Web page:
Catholic voters give Obama a 46-39 percent over Romney, although those percentages are nearly flipped when that is restricted to white Catholics, with the former Massachusetts governor holding a 48-37 percent lead. The numbers are a testament to the president's popularity among Latino voters, who are predominantly Catholic.

Obama also holds leads among white mainline Protestants, leading Romney 50-37 percent. And the president shows strength among religiously unaffiliated voters, leading Romney 57-22 percent.

The poll showed that a majority of voters — 58 percent — said that it was either not too important or not at all important for a presidential candidate to share their religious beliefs. 

That number could be down significantly because neither candidate seems to have connected with the electorate on religious grounds. Only 38 percent say Obama's religious beliefs are similar to their own, versus a mere 30 percent for Romney. Around half of voters correctly identify Romney's faith as Mormon.

The president's decision Wednesday to publicly express support for gay marriage might have been partially influenced by an acknowledgment of his standing in the polls among evangelicals. Already trailing dramatically within the group — among the most vocal opponents of same-sex marriage — the president's campaign team might have decided there was a reduced risk in endorsing gay marriage.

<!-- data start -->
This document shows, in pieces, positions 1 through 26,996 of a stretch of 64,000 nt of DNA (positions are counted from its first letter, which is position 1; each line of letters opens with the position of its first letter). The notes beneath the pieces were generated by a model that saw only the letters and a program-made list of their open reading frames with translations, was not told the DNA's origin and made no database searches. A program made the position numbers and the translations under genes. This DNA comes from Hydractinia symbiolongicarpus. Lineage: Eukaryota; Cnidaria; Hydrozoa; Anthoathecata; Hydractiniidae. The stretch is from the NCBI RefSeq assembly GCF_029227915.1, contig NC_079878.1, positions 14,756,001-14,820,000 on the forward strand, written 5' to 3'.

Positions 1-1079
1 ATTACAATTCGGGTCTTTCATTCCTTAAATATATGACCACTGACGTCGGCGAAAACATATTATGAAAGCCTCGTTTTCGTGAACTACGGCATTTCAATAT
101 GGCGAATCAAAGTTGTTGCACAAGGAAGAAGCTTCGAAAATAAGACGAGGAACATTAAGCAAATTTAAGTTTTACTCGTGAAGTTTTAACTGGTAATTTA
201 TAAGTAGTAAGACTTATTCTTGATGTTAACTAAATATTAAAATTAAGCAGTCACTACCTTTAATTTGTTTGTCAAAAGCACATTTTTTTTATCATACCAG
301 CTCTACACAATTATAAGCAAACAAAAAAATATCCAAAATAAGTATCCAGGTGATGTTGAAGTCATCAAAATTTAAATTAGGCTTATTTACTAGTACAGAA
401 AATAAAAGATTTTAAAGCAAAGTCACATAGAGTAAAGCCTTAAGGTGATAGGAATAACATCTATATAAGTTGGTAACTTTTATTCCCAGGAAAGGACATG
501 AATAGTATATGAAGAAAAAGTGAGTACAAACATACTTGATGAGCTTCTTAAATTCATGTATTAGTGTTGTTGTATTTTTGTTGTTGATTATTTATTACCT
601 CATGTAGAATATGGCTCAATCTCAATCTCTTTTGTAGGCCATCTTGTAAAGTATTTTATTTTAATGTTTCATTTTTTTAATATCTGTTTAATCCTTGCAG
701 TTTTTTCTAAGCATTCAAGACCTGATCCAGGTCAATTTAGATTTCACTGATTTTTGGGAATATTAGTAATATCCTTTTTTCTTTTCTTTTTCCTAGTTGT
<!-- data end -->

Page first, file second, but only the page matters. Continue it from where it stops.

But on Wednesday, Obama said the politics of the announcement were not yet clear.

"I think it'd be hard to argue somehow this is something I'd be doing for political advantage, because, frankly, the politics — it's not clear how they cut. But I'm not going to be spending most of my time talking about this because frankly, my job as president right now, my biggest priority, is growing the economy and making sure we put people back to work," Obama told ABC News.